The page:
On paper, it all seems quite silly. The Ioniq 5 N is a Hyundai SUV, but the company says it’s built for the race track. It has 601 all-electric horsepower, but it will simulate the feeling of an eight-speed dual-clutch transmission and make itself sound like a four-cylinder gas car. It can allegedly handle more on-track abuse than any EV sold by BMW, Tesla or Ford, but it is also a $67,475 Hyundai. It is the best performance EV ever built, and I still can’t tell if it will be a success.

Because the Hyundai Ioniq 5 N takes some explaining. Hyundai is taking advantage of its early lead over other legacy automakers in building sophisticated, 800-volt-architecture EVs, launching a high-performance, track-capable EV enthusiast product before some of the industry’s heavy hitters, based on its already fantastic Ioniq 5 compact crossover.

Hyundai Ioniq 5 N First Track Drive

The strategy could be a revolution for the brand. It could cement “N” as a brand said in the same breath as AMG. The product is certainly good enough. But if Hyundai wants that to happen, it needs people to understand this car. It needs to explain the rationale behind a vehicle so radically different from what Hyundai is known for.

It will not be easy.

[Full Disclosure: Hyundai flew me to Monterey, California and put me up in a hotel near Laguna Seca for the Ioniq 5 N launch. The company rented out the track and provided instructors for lead-follow on-track drive impressions.]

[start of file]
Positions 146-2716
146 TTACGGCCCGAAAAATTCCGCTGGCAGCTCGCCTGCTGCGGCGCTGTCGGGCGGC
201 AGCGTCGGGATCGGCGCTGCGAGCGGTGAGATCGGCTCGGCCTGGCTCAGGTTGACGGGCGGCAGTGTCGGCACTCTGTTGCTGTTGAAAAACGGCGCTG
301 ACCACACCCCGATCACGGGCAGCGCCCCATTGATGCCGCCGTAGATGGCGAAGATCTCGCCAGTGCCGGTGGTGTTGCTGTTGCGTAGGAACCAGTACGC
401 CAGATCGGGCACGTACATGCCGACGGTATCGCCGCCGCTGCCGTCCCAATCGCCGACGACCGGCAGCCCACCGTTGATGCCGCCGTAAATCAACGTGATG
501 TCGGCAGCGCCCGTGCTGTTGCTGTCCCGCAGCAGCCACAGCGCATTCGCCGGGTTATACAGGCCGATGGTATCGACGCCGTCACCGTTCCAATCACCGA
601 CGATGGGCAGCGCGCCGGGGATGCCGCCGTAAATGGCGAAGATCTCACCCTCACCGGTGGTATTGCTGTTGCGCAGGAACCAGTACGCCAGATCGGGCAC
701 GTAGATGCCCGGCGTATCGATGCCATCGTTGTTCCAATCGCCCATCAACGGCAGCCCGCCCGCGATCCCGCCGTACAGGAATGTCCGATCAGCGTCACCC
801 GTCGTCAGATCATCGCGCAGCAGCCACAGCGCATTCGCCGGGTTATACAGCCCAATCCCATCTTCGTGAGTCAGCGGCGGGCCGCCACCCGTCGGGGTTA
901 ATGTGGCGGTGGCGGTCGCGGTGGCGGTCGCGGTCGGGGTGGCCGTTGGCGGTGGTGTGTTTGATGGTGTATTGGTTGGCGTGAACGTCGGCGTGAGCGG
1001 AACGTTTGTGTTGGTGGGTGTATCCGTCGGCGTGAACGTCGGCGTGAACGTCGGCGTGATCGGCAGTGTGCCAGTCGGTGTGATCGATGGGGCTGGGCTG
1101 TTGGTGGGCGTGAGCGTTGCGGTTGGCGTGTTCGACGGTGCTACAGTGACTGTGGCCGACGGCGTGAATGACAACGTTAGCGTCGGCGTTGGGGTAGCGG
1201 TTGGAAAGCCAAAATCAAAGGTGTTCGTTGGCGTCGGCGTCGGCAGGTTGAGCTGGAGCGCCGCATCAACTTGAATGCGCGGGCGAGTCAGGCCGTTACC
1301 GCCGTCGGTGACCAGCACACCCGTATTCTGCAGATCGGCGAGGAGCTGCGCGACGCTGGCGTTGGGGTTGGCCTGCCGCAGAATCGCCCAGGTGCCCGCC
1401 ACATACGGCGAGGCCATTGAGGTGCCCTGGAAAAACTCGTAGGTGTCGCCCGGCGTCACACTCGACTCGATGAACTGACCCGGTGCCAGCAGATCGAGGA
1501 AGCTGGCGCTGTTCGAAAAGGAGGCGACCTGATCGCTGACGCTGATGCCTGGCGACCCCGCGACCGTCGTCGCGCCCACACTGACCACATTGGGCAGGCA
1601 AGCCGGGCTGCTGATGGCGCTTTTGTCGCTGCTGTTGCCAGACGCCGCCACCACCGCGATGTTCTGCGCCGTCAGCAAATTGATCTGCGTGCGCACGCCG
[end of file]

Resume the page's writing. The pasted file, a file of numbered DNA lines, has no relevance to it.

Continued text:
2025 Hyundai Ioniq 5 N Track Drive Laguna Seca

An EV That Can Take The Heat

Explaining the difference between a "performance car" and a "fast car" never is easy. Especially in the age of every EV having a sub-four-second 0-60 time, the Ioniq 5 N’s power figure alone isn’t enough to sell a skeptical public. The 5 N makes 601 hp (up to 641 hp for 10 seconds at a time) and 545 lb-ft of torque (568 during the boost function). A decade ago that would have embarassed every muscle car on the lot. Now it is expected. Zero to 60 takes 3.25 seconds, a figure no longer quick enough to stand out. Hyundai knows it can’t outrun all of the competition. But it can outlast them where it counts. 

The open secret with most existing performance EVs is that they fall apart under high thermal load. The Ford Mustang Mach-E will pull back power after a few minutes of sustained high-speed driving. A Model S Plaid will accelerate like the 1020-hp fever dream it is, but its brakes get squishy after a few high-speed corners. The BMW i4 feels great, but the very people who designed it told me that it wasn’t built to hold up to sustained on-track usage.

Hyundai Ioniq 5 N First Track Drive

The track is just a brutal environment for a car. You aren’t using one component hard, briefly. You’re stressing the brakes, tires, powertrain and cooling system constantly. In my years of testing dozens of cars on the track, I can tell you that a shocking number of stock “performance cars,” gas or otherwise, cannot handle more than a handful of laps without serious performance degradation.